• Page 8: Reputation / Social Networks (grokking this is like half the battle in understanding how the Eclipse Phase universe fundamentally works)

For this approach to work, you’ll want to avoid PCs that are focused on jamming, hacking, or psi. That’ll be very limiting in a long-term campaign, unfortunately, so you might want to start with a couple of one-shots to build up system familiarity. Or, alternatively, set aside time with the specific players interested in those areas to review those rules.

There is also, of course, setting information that you’ll want to pass on. I recommend 10 Things You Should Know About Eclipse Phase as a good way for accomplishing that.

MAKING A GM SCREEN

As mentioned, these cheat sheets can also be used in conjunction iwth a modular, landscape-oriented GM screen (like the ones you can buy here or here).

Personally, I use a four-panel screen and use reverse-duplex printing in order to create sheets that I can tape together and “flip up” to reveal additional information behind them.

The Eclipse Phase: System Cheat Sheet is licensed under the Creative Commons Attribution-Noncommercial-ShareAlike 3.0 Unported License.

Star Wars: Force and Destiny - Cheat Sheet

(click here for PDF)

I routinely prep these cheat sheets for RPGs that I run or play and share them here on the Alexandrian. But for those who haven’t seen them before: These summarize all the rules for the game — from basic action resolution to advanced combat mechanics. It’s a great way to get a grip on a new system and, of course, it also provides a valuable resource at the table for both the GM and the players. (For more information on the procedure I follow when prepping these cheat sheets, click here.)

This particular set of cheat sheets has been prepared for Fantasy Flight Games’ Star Wars: Force and Destiny roleplaying game. Force and Destiny is the third game in a trilogy of Star Wars games that FFG has produced — the others being Edge of Empire and Age of Rebellion. There are a few minor differences between the games, but they’re 99% identical and you should find that these cheat sheets prove valuable regardless of which system you’re running with only a few minor changes.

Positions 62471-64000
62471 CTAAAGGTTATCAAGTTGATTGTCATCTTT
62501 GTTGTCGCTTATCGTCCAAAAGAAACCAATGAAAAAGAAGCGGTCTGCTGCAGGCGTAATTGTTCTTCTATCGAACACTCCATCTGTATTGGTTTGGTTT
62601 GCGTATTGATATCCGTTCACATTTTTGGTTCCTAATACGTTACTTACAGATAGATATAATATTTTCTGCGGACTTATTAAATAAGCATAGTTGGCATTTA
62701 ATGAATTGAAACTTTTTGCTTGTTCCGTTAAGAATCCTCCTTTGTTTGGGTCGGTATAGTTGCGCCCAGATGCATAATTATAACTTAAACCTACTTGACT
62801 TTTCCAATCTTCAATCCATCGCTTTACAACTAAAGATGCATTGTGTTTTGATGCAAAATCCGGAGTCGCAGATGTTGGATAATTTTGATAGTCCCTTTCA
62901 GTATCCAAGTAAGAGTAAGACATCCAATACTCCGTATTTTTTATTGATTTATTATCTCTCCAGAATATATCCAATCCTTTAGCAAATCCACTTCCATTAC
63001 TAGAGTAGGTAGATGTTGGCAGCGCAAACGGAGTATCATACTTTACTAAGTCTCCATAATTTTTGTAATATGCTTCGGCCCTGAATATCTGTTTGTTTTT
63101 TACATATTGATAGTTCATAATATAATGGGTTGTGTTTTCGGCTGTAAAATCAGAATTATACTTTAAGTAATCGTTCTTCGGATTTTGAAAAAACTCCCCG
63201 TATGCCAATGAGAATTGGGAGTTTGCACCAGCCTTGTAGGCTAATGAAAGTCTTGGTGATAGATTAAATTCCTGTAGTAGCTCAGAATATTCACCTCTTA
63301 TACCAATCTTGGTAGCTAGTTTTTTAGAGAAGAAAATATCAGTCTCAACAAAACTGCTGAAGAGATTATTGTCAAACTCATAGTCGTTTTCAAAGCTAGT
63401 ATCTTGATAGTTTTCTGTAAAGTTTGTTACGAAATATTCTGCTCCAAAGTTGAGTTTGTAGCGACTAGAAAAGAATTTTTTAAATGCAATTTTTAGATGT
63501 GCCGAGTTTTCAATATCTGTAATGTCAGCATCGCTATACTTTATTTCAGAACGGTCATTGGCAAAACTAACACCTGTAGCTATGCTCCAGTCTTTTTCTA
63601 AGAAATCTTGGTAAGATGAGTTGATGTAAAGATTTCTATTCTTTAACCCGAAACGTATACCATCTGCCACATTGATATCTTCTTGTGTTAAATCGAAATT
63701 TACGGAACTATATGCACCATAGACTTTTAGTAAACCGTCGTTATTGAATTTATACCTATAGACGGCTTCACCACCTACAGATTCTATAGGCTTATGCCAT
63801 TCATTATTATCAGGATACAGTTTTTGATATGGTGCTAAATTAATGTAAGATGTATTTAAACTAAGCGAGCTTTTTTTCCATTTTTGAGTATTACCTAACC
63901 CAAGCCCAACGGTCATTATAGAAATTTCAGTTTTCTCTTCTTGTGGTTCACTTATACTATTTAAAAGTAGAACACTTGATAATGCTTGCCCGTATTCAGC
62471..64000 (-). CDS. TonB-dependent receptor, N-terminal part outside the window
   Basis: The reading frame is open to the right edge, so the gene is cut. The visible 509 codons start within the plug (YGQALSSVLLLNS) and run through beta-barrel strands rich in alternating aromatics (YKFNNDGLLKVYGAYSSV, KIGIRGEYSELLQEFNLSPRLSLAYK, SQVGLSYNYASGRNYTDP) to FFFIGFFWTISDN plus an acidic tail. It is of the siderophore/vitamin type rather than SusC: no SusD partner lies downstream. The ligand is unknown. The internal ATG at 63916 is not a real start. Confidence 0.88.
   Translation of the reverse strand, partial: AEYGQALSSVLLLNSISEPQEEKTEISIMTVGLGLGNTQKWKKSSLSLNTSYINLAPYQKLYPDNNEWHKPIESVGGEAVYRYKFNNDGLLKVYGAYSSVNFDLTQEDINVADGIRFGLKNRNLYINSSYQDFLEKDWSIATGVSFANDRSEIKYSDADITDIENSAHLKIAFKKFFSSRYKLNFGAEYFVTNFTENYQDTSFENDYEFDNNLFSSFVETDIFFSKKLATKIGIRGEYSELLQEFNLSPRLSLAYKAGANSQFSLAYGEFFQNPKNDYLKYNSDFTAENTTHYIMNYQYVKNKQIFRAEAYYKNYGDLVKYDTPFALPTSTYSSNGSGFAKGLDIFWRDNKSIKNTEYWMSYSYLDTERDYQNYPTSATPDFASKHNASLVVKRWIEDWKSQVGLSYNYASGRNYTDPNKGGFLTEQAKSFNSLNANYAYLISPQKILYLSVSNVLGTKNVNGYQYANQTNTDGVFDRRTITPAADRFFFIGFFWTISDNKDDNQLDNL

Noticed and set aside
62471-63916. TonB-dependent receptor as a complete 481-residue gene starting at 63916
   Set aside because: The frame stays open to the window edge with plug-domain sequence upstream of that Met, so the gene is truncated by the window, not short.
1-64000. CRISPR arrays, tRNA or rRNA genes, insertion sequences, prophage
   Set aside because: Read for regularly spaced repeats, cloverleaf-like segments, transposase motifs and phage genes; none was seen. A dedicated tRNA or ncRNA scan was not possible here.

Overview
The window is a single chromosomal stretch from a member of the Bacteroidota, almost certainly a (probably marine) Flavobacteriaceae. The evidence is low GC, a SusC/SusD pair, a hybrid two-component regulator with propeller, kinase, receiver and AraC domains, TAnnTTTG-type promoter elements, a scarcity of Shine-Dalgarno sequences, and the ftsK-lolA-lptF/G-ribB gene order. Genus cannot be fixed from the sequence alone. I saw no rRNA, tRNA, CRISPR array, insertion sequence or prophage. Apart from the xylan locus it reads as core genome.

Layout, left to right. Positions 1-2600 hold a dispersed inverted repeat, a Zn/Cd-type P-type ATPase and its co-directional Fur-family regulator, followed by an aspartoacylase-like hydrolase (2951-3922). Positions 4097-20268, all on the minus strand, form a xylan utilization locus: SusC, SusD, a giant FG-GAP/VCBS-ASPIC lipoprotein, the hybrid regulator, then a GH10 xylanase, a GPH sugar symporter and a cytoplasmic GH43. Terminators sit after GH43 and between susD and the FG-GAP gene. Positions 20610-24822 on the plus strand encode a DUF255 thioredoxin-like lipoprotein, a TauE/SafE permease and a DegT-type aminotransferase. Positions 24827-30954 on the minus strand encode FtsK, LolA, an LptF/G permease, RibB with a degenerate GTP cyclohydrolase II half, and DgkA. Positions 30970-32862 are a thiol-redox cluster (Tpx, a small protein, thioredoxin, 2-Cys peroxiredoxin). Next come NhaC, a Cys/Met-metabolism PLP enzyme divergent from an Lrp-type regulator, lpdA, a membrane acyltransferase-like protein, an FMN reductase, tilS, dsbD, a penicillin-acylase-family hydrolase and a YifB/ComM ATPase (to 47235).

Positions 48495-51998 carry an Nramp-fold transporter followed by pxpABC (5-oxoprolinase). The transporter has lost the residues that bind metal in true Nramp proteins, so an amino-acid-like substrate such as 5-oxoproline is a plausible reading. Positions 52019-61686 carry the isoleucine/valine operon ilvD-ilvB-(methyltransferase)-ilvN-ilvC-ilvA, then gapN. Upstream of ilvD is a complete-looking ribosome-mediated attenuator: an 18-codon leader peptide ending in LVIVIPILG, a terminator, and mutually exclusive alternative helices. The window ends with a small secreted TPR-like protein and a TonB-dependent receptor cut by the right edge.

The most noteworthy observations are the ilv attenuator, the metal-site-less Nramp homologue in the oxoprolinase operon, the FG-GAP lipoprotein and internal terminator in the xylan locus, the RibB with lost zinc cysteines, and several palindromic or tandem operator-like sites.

I’m a fairly lazy fellow, though, so I’m not going to be making those adjustments for the other games. In order to make it easier to customize these sheets if you’re playing one of the other games, I’m also making the original Microsoft Word document available:

Force and Destiny – System Cheat Sheet (Word)

You’ll also need these fonts:

Fantasy Flight Games - Star Wars Fonts

(FFG Star Wars Fonts)

(Without the fonts, the Word file is just going to look really, really weird.)

Over the next couple days I’ll also be posting a review of FFG’s Star Wars games and possibly a short scenario I designed for Force and Destiny.

HOW I USE THEM

I keep a copy of the system cheat sheet behind my GM screen for quick reference and I also provide copies for all of my players. Of course, I also keep at least one copy of the rulebook available, too. But my goal with the cheat sheets is to summarize all of the rules for the game. This consolidation of information eliminates book look-ups: Finding something in a half dozen or so pages is a much faster process than paging through hundreds of pages in the rulebook.

The organization of information onto each page of the cheat sheet is designed to be fairly intuitive. The actual sequencing of the pages is mostly arbitrary (although topics are obviously grouped together if they require multiple pages):

PAGE 1: Fantasy Flight’s Star Wars RPGs use a lot of symbols. A lot of symbols. So those are all summarize here, along with the basic difficulty tables, and the core check mechanics. Heart of the system, basically. New players will need to know all of this.